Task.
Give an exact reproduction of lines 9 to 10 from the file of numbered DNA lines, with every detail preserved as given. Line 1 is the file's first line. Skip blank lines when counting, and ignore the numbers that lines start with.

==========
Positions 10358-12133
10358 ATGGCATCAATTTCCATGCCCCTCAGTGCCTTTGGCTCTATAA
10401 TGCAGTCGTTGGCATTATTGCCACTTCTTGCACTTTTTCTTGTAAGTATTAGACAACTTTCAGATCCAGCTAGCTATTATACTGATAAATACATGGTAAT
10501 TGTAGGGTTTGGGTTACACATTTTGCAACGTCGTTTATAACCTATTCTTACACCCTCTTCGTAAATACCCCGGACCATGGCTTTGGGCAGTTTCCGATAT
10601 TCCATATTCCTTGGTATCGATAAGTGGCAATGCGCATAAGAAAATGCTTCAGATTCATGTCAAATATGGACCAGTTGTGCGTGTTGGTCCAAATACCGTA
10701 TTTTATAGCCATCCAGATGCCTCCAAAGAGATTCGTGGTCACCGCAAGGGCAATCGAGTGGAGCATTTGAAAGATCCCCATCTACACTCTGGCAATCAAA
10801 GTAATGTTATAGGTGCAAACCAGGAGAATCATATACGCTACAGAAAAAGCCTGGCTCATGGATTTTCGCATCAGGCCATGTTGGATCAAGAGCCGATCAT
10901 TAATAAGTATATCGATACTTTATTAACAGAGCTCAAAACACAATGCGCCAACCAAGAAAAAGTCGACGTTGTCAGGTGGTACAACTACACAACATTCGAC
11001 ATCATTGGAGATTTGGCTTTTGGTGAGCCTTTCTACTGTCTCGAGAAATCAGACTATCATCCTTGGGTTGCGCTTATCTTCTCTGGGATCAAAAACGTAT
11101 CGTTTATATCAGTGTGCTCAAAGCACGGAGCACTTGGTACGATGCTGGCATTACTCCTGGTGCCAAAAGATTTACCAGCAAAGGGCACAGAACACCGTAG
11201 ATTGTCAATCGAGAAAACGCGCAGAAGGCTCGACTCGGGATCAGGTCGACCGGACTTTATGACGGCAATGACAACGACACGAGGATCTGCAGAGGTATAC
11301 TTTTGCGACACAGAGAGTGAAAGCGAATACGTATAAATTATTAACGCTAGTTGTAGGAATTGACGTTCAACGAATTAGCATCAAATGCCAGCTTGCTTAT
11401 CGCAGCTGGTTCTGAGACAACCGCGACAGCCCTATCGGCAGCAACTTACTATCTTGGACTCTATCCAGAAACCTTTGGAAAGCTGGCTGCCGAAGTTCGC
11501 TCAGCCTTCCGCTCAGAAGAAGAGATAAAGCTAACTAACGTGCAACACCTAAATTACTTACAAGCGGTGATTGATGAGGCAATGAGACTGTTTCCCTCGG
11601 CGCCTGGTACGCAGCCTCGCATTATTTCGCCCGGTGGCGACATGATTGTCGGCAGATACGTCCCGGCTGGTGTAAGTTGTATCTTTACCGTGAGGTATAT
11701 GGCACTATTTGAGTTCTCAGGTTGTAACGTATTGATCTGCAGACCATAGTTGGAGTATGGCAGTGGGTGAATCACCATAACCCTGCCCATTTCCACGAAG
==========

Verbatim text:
11001 ATCATTGGAGATTTGGCTTTTGGTGAGCCTTTCTACTGTCTCGAGAAATCAGACTATCATCCTTGGGTTGCGCTTATCTTCTCTGGGATCAAAAACGTAT
11101 CGTTTATATCAGTGTGCTCAAAGCACGGAGCACTTGGTACGATGCTGGCATTACTCCTGGTGCCAAAAGATTTACCAGCAAAGGGCACAGAACACCGTAG